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Cass: July trends ‘steady as she goes’

Inventories have ‘not turned to a headwind at this point’

(Photo: Jim Allen/FreightWaves)

Freight shipments and costs saw more subdued changes in July, according to data provided by Cass Information Systems on Monday.

The shipments subset of the Cass Freight Index inched 0.4% higher year over year (y/y) during the month and was 0.6% higher than June on a seasonally adjusted basis.

“Freight demand has flattened out this year with inflation near 9% and significant substitution from goods back to services,” ACT Research’s Tim Denoyer concluded. “Considering the extraordinary goods consumption during the pandemic, a reversal as services have reopened shouldn’t be much of a surprise.”

The y/y increase in volumes during the month was the first since March. However, Denoyer expects shipments to see a modest y/y dip during the third quarter, followed by a 4% to 5% decline in the fourth quarter, assuming normal seasonality holds. The November and December comparisons to 2021 are formidable, as shipments accelerated to close the year. Those two months registered the highest two-year-stacked increases of all of 2021.

Retail inventories, a major watch item for truckload carriers and often a signal for future freight demand, are not overly concerning at this juncture according to Denoyer. “Inventory to sales ratios are still below historic norms, so this major tailwind for freight demand over the past 18 months is likely fading but has not turned to a headwind at this point.”

July 2022
y/y

2-year

m/m

m/m (SA)
Shipments0.4%16.1%-1.7%0.6%
Expenditures28.2%83.5%-3.6%-2.4%
TL Linehaul Index10.5%25.3%-1.8%NM
Table: Cass Information Systems. SA (seasonally adjusted)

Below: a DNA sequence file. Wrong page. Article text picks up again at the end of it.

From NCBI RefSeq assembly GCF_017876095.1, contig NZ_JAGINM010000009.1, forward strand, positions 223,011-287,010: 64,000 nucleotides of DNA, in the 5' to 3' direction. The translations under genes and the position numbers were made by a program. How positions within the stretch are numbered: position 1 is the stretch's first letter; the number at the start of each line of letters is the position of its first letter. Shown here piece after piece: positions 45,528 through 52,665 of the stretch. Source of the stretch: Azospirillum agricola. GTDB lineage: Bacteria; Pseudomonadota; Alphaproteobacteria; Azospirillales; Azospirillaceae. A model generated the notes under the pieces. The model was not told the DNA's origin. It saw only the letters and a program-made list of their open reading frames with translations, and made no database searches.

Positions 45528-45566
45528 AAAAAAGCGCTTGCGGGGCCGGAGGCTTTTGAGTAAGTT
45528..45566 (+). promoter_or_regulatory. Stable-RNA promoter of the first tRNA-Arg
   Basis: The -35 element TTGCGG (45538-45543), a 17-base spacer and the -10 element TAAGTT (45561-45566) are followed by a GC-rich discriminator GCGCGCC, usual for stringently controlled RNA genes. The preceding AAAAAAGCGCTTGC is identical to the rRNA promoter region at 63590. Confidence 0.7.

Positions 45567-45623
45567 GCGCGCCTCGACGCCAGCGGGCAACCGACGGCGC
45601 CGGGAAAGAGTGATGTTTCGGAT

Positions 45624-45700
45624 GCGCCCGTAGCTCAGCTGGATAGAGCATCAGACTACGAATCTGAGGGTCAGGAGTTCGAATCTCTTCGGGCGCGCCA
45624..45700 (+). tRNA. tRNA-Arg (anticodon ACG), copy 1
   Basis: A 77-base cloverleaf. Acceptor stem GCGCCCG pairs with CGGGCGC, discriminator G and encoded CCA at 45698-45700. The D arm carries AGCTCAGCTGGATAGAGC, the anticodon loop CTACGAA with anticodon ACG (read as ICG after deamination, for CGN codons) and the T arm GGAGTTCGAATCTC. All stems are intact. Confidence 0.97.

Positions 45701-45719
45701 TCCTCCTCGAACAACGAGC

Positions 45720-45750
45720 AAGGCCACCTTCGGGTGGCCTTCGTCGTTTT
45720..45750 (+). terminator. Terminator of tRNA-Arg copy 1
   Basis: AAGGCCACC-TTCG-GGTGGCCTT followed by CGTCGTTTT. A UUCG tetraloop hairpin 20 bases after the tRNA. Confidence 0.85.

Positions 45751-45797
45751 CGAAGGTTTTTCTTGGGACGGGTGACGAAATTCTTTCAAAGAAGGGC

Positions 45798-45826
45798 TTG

Freight costs continued to increase substantially. Cass’ expenditures data set slipped 2.4% seasonally adjusted from June but was 28.2% higher y/y. The all-in index includes fuel costs, which began to retreat during the month, explaining some of the sequential decline.


Diesel fuel prices remained elevated in July, more than 60% higher y/y according to the Department of Energy. Roughly 8 to 10 percentage points of the y/y increase in the expenditures index are tied to higher fuel costs, the report said.

July was the first time since February the y/y increase accelerated from the prior month, although the report noted this is “likely short-lived.”

Normal seasonality for the remainder of the year implies a 23% y/y increase for the expenditures subindex in 2021, with December likely marking the first y/y decline in costs since August 2020.

The TL linehaul index, which excludes fuel and accessorial surcharges, was up 10.5% y/y in July, the smallest increase of the year. The index fell sequentially for the second straight month, down 1.8% from June.  

“After an extraordinary truckload rate cycle over the past two years, the market balance has shifted, with capacity now growing briskly and demand falling slightly year to date,” Denoyer said. “Similar to what has occurred in the spot market, the surge in fuel costs to shippers, which are excluded from this index, will also likely act as a brake on linehaul rates.”

The index is only off 3.5% from the all-time high established in May.

Chart: (SONAR: NTIL.USA). The blue-shaded area is the National Truckload Index (linehaul only – NTIL), which is based on an average of booked spot dry van loads from 250,000 lanes and 10,000 daily spot market transactions. The NTIL is a seven-day moving average of linehaul spot rates excluding fuel. The green line represents the prior year. To learn more about FreightWaves SONAR, click here.

Inferred rates, or expenditures divided by shipments, increased 27.6% y/y in July. The index was 2.9% lower seasonally adjusted from June. A modest step down in fuel prices and a looser TL market were the catalysts for the sequential decline.

“With the tight supply/demand balance in U.S. trucking markets easing considerably this year, industry rates are topping out and set to slow sharply in the months to come,” Denoyer continued. “While shippers aren’t seeing any real savings yet, such relief is now highly probable, which is welcome news for the broader inflation picture.”

Data used in the Cass indexes is derived from freight bills paid by Cass (NASDAQ: CASS), a provider of payment management solutions. Cass processes $37 billion in freight payables annually on behalf of customers.

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Todd Maiden

Based in Richmond, VA, Todd is the finance editor at FreightWaves. Prior to joining FreightWaves, he covered the TLs, LTLs, railroads and brokers for RBC Capital Markets and BB&T Capital Markets. Todd began his career in banking and finance before moving over to transportation equity research where he provided stock recommendations for publicly traded transportation companies.